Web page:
Based on the lack of clinically confirmed reports of adverse reactions to palm oil, palm olein and palm kernel oil, corn oil, cottonseed oil and olive oil in the UK population, and lack of evidence of severe illness or deaths we consider:

  • the frequency of allergic reactions to fully refined palm oil, palm olein and palm kernel oil, corn oil, cottonseed oil, fully refined olive oil and cold-pressed olive oil to be very low (meaning very rare but cannot be excluded)
  • the severity of illness in relation to allergic reactions to fully refined palm oil, palm olein and palm kernel oil, corn oil, cottonseed oil, fully refined olive oil and cold-pressed olive oil to be negligible (meaning no effects or so mild they do not merit to be considered). 

Based on the data available from:

  • the Patterns and Prevalence of Adult Food Allergy (PAFA)  
  • using NHS Data to monitor trends in the occurrence of severe, food induced allergic reactions (NHS Data project)
  • information gathered from allergy specialists described above 

We consider the level of uncertainty to be medium (meaning there are some but no complete data available).

Coconut oil

Based on the lack of clinically confirmed adverse reports of reactions to coconut oil in the UK population, and lack of evidence of severe illness or deaths we consider:

  • the frequency of allergic reactions to fully refined coconut oil to be very low (meaning, very rare but cannot be excluded)
  • the severity of illness in relation to allergic reactions to fully refined coconut oil to be negligible (meaning, no effects or so mild they do not merit to be considered). 

Based on the data available from PAFA, the NHS Data project and information gathered from allergy specialists described above, we consider the level of uncertainty to be medium (meaning there are some but no complete data available).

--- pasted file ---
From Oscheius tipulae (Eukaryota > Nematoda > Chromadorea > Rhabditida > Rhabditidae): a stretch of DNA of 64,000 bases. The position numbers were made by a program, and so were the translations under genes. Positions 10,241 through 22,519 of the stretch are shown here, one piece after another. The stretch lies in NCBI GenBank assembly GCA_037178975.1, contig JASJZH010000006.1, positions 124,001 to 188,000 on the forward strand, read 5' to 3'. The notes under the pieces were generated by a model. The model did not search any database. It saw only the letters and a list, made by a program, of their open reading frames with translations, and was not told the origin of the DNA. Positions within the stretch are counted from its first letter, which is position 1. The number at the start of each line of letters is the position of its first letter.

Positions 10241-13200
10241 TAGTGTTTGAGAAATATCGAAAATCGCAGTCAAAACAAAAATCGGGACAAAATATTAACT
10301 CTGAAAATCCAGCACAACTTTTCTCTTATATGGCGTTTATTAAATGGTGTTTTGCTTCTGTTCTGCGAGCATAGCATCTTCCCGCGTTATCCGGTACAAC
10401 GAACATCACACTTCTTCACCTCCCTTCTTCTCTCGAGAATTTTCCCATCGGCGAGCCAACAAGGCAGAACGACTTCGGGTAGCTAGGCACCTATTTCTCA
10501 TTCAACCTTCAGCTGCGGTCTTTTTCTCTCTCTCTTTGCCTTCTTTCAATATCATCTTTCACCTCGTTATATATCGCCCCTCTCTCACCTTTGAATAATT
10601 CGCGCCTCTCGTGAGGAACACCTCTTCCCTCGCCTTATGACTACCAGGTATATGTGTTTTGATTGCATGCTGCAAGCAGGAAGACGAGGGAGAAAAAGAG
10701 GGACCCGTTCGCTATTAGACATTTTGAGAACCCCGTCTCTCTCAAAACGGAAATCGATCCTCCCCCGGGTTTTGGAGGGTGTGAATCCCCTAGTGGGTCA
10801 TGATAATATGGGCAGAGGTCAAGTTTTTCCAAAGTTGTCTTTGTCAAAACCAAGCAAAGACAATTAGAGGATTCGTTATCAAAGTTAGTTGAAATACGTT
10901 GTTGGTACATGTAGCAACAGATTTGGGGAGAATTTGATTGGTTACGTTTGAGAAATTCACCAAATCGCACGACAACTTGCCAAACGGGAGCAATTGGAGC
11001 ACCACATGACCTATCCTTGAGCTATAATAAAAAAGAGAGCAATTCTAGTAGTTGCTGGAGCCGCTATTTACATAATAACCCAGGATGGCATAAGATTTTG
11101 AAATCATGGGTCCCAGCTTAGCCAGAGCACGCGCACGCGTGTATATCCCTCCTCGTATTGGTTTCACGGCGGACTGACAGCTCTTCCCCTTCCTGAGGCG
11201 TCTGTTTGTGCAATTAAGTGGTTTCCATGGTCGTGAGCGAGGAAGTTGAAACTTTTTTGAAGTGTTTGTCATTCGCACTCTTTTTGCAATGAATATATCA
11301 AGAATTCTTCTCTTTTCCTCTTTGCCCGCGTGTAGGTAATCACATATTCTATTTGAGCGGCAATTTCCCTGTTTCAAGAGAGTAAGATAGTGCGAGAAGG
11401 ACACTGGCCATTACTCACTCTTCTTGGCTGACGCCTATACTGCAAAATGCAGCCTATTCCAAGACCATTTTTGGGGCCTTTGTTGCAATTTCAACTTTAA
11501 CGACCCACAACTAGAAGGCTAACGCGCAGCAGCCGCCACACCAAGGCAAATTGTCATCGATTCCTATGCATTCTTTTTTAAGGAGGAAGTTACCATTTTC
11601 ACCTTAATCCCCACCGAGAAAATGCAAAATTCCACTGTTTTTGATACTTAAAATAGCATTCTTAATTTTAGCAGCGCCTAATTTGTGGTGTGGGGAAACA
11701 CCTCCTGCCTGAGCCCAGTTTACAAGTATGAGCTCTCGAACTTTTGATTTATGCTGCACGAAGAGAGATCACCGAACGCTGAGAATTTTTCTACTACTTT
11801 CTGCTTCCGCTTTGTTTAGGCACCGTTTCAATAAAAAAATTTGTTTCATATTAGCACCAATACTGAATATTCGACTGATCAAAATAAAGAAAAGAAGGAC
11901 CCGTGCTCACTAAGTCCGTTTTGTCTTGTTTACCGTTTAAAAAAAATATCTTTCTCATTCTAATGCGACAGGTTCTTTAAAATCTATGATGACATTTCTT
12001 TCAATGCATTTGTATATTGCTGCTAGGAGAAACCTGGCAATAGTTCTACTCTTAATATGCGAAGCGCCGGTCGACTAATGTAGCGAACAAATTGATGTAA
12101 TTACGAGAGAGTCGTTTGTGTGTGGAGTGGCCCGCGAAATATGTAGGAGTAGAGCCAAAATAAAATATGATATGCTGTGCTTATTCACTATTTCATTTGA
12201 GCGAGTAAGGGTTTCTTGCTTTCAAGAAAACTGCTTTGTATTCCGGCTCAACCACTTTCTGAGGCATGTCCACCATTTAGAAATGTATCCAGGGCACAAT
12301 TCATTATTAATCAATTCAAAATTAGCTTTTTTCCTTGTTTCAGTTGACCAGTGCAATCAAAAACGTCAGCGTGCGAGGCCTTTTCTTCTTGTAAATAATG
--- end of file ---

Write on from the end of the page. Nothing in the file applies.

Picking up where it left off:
The risk associated with unrefined coconut oil to sensitive individuals is likely to be higher than fully refined coconut oil because it will contain more protein. However, we are not able to estimate the extent to which it will be of greater risk because of limitations in the available data.

This rapid risk assessment may be followed up with further work subject to data availability.

Key uncertainty

The key sources of uncertainty for fully refined palm oil, palm olein, palm kernel oil, corn oil, cottonseed oil, refined or unrefined coconut oil and cold-pressed olive oil are:

  • the degree to which the refining process removes proteins from fully refined vegetable oils (meaning, palm oil, palm olein, palm kernel oil, corn oil and cottonseed oil) and the amount of protein that may remain in these oils
  • the extent to which industry intends to use these oils in food and the amounts involved
  • the amount of protein that would be included in servings of final food products that would be eaten on a single occasion if these oils are substituted for sunflower oil
  • the amount of allergenic protein that needs to be consumed to cause an allergic reaction
  • whether the lack of confirmed clinical data on allergic reactions to these oils could be due to under-reporting.

Next steps

This risk assessment has been used to inform advice to Local Authorities and industry on the substitution of sunflower oil with certain vegetable oils to deliver on their responsibilities for consumer safety and choice.

England, Northern Ireland and Wales

Proportionate enforcement has not been encouraged with respect to the substitution of sunflower oil with all the oils covered by this rapid risk assessment. It has been encouraged only in respect to the following oils where substituted for sunflower oil without labelling in the short term: